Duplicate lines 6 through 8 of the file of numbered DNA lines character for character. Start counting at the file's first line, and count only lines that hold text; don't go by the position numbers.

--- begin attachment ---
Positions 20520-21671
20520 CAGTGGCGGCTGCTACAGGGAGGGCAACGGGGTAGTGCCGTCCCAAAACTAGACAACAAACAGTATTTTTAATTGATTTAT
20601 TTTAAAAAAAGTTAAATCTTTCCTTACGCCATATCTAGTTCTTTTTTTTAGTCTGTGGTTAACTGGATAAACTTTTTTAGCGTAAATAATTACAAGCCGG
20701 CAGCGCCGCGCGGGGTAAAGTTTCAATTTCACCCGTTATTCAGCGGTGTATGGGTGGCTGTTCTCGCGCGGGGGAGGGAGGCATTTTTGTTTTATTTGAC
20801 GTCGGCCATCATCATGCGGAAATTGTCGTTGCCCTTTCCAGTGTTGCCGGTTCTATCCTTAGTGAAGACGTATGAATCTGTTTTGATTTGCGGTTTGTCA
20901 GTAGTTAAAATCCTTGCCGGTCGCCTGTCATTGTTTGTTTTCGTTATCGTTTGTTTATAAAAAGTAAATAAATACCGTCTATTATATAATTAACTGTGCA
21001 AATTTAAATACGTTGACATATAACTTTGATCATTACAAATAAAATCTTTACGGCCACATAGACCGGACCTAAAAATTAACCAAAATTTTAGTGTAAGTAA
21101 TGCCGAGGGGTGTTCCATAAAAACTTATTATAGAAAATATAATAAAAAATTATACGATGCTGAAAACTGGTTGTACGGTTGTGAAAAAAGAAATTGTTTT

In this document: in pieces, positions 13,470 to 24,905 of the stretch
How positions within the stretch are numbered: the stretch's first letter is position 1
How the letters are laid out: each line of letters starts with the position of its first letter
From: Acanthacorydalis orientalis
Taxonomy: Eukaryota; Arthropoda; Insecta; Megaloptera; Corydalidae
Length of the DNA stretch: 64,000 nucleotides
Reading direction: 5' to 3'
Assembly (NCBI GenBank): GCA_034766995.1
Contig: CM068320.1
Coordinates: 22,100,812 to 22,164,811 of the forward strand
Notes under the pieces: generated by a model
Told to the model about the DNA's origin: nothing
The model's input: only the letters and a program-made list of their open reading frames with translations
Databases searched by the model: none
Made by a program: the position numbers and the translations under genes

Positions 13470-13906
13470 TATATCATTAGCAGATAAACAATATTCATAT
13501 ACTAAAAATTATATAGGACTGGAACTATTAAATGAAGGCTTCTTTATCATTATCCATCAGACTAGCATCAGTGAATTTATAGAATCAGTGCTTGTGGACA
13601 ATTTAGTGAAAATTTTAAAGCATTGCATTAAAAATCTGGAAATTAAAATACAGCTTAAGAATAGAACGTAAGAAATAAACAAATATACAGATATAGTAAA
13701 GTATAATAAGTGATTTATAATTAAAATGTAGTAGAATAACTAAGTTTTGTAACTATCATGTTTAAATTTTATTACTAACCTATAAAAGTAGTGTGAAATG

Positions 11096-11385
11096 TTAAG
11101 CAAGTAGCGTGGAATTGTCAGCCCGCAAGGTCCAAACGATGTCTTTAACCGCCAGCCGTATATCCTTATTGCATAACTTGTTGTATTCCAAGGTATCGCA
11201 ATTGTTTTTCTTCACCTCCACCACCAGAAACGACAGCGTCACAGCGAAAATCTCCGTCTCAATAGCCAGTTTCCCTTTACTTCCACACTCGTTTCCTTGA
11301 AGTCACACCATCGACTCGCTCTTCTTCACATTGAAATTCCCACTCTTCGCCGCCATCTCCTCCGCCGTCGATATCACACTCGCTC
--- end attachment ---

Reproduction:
20901 GTAGTTAAAATCCTTGCCGGTCGCCTGTCATTGTTTGTTTTCGTTATCGTTTGTTTATAAAAAGTAAATAAATACCGTCTATTATATAATTAACTGTGCA
21001 AATTTAAATACGTTGACATATAACTTTGATCATTACAAATAAAATCTTTACGGCCACATAGACCGGACCTAAAAATTAACCAAAATTTTAGTGTAAGTAA
21101 TGCCGAGGGGTGTTCCATAAAAACTTATTATAGAAAATATAATAAAAAATTATACGATGCTGAAAACTGGTTGTACGGTTGTGAAAAAAGAAATTGTTTT